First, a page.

How ’bout this for a couple of loaded questions . . . “What is the value of developing a law firm’s brand/identity?” How has the creation of a brand/identity resulted in benefits for your law firm?”
When those questions were posed to the Legal Marketing Association’s listserv last week I expected a hearty debate. I was disappointed. Maybe it’s because most of us who’ve been in the biz for a few years know that a firm has a brand whether you value it or not. It’s embedded in culture, service and practice. Sometimes by design, most times not. And, whether you recognize benefits from it, (shouldn’t a brand benefit your clients, too?) well, that is directly related to how cognizant you are of its existence and how well you design and manage the moving parts. As marketers, one of those moving parts is communicating the brand. And that, my friends, is easier said than done.
So, let’s look at this a little deeper. For the most part, brands are determined by a few small hurdles; e.g. whether or not you can get 1,000 partners to agree on orange and whether or not you can get 1,000 partners to agree that the firm is, for example, “Results Driven” (Snicker). Then, if you are lucky enough to produce some well-designed collateral material or clever ad campaign that uses an orange gorilla to demonstrate that the firm is “Results Driven,” you can report to the partners that the firm is now BRANDED. You have designed your collaterals and by default you design your brand. Well, not really.
Today, BusinessWeek online reported that Coke has a new design direction. In the article I found a few good design lessons that law firms might take to heart. At the very least it is food for thought and comment. Not to mention that the new designs are fantastic and you can design your own bottle on the Coca Cola Web site.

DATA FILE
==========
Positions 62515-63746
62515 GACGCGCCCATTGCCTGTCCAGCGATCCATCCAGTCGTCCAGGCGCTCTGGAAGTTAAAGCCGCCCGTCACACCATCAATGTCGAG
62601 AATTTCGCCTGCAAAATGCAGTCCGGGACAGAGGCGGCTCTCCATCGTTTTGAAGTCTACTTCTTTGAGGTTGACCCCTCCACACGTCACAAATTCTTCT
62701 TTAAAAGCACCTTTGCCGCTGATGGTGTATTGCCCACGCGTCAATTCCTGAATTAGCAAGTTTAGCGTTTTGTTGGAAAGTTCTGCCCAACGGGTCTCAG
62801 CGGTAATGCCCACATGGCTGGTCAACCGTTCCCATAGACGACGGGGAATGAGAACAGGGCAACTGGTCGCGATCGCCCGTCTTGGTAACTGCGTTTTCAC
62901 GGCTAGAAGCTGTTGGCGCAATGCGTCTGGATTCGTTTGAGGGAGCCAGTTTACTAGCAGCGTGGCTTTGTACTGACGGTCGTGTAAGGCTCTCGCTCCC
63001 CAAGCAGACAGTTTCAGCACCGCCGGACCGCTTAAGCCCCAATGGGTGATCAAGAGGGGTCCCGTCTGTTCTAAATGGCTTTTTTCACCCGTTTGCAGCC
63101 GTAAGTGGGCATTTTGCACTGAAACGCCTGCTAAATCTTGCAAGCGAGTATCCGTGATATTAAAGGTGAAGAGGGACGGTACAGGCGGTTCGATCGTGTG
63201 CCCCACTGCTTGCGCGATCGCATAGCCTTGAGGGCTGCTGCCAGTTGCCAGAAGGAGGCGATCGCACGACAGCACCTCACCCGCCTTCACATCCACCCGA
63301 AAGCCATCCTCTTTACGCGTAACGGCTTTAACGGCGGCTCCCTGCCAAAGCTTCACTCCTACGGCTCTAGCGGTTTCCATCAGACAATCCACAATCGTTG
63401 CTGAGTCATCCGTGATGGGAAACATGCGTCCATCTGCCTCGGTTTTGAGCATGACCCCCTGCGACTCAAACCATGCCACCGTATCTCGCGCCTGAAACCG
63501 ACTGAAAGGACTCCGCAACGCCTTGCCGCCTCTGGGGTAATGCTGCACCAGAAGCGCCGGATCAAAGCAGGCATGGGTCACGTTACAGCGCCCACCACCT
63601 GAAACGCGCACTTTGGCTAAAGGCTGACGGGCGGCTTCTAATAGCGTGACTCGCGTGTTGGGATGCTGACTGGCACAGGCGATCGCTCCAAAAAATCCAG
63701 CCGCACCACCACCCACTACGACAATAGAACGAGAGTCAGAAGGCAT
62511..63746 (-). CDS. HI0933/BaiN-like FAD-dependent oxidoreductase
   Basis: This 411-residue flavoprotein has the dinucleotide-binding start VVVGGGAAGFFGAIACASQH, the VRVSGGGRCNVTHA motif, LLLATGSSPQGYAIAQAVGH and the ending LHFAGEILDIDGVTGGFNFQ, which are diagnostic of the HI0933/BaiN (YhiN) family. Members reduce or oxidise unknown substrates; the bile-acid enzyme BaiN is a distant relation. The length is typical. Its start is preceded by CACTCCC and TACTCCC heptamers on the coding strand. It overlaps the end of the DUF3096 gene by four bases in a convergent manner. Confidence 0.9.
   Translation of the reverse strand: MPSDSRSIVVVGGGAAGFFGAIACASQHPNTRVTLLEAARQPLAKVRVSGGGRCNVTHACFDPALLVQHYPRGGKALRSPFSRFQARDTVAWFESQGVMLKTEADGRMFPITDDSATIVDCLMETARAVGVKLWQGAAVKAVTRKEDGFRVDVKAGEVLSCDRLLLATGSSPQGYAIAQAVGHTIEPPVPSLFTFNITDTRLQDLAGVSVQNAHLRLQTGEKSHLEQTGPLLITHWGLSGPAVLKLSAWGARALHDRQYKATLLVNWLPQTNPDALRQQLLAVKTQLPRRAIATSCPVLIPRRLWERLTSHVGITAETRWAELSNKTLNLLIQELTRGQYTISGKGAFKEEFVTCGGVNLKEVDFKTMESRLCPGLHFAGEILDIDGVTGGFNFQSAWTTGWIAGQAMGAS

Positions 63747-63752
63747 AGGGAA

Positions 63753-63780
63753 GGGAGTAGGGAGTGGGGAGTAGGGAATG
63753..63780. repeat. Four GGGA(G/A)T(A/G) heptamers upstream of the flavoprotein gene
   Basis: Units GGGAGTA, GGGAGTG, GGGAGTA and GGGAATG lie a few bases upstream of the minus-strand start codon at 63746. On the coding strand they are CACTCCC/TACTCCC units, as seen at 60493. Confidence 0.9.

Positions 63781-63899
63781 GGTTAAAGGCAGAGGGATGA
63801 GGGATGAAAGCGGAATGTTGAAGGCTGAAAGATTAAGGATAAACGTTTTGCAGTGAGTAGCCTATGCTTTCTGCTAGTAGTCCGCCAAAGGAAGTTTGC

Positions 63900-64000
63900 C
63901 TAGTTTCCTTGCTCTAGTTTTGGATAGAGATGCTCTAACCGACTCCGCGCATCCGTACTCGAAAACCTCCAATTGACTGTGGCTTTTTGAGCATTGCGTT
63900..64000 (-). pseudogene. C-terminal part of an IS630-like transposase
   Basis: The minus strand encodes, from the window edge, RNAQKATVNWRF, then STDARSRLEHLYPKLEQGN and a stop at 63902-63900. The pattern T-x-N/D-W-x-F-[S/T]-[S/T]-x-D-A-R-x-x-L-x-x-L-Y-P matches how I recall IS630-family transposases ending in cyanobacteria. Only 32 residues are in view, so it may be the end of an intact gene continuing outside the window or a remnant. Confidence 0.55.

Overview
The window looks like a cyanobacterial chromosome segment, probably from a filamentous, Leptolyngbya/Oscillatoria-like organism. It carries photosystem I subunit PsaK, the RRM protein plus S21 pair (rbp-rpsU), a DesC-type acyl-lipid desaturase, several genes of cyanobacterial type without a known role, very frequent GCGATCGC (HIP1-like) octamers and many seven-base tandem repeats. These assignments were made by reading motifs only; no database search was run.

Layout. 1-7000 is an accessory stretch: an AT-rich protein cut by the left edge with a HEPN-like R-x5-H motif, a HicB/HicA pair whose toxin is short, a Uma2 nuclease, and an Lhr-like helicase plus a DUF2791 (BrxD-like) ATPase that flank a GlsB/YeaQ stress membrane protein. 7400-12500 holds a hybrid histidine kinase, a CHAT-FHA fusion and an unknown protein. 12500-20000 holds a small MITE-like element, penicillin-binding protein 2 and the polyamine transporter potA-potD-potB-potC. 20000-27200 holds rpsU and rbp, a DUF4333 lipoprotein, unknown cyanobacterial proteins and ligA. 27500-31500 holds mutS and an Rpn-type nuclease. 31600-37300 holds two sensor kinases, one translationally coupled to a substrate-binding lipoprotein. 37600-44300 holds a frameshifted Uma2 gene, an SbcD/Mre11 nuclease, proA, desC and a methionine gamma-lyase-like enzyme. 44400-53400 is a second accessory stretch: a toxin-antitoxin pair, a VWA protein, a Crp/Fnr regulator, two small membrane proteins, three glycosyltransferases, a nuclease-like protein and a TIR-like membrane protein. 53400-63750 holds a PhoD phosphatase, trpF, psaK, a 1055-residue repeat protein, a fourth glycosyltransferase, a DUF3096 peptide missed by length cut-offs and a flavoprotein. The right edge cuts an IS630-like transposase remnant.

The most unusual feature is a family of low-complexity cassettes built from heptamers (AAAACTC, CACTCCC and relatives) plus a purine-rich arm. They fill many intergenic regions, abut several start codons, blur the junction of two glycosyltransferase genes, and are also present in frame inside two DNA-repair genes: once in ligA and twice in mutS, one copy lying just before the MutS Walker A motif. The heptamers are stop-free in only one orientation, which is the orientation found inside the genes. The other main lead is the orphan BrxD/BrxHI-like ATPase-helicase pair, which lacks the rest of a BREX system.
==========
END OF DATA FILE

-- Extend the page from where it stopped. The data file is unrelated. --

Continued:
Here’s a summary of my learnings. When David Butler, now V.P of Design, joined Coca-Cola (KO) he was told, “We need to do more with design. Go figure it out.” He drew up a 30-page manifesto. Then he did something different, he avoided the word “design” as much as possible. Instead he met with the manufacturing people to talk about the benefits of smart design. ‘How can we make the can feel colder, longer?’ or ‘How can we make the cup easier to hold?'” And he talked to the bottling partners. And surprise, he talked to customers about their experience buying a Coke from a vending machine.
….he found a lot that needed fixing. Coca-Cola was a global company with 450 brands, more than 300 different models of vending machines, innumerable bottling and retail partners, and no consistent global design standards. It wasn’t that the company had forgotten about design altogether. In fact, “our mission was to be innovative in any aspect that we could. We had this gigantic canvas.”
The article goes on to say that although their agency came up with “lots of interesting projects: the Coke Cruiser (a scooter with a cooler at its front conceived as a mobile vendor at festivals or concerts) as well as a tasting salon, a retail environment where people could sample a new drink like Coke Zero,” many of them never made it beyond the concept stage. Bummer, eh?
In the end ……
. . .for Butler, the lesson was to avoid cool concepts that would never see the light of day. Instead of generating ideas and then trying to find a place for them, Butler addressed his efforts on identifying basic problems that design can solve. His strategy has focused on three areas critical to Coca-Cola—brand identity, user experience, and sustainability. [emphasis added]
So what are the lessons a law firm can learn from the most widely recognized brand in the world? Instead of generating ideas, trying to find a place for them, and then convincing a tough partnership it all makes sense, focus on three critical areas: Brand Identity – know thyself; User Experience – let your clients be your guide; Sustainability –what really matters to your clients can determine your legacy.
Can design solve problems? I think it can. Can law firms design their brand? If so, what problems can a good brand solve? Can a well-designed brand help clients find you, know you, make a purchasing decision, ease the process? What do you think?
Easier said than done, but valuable for sure.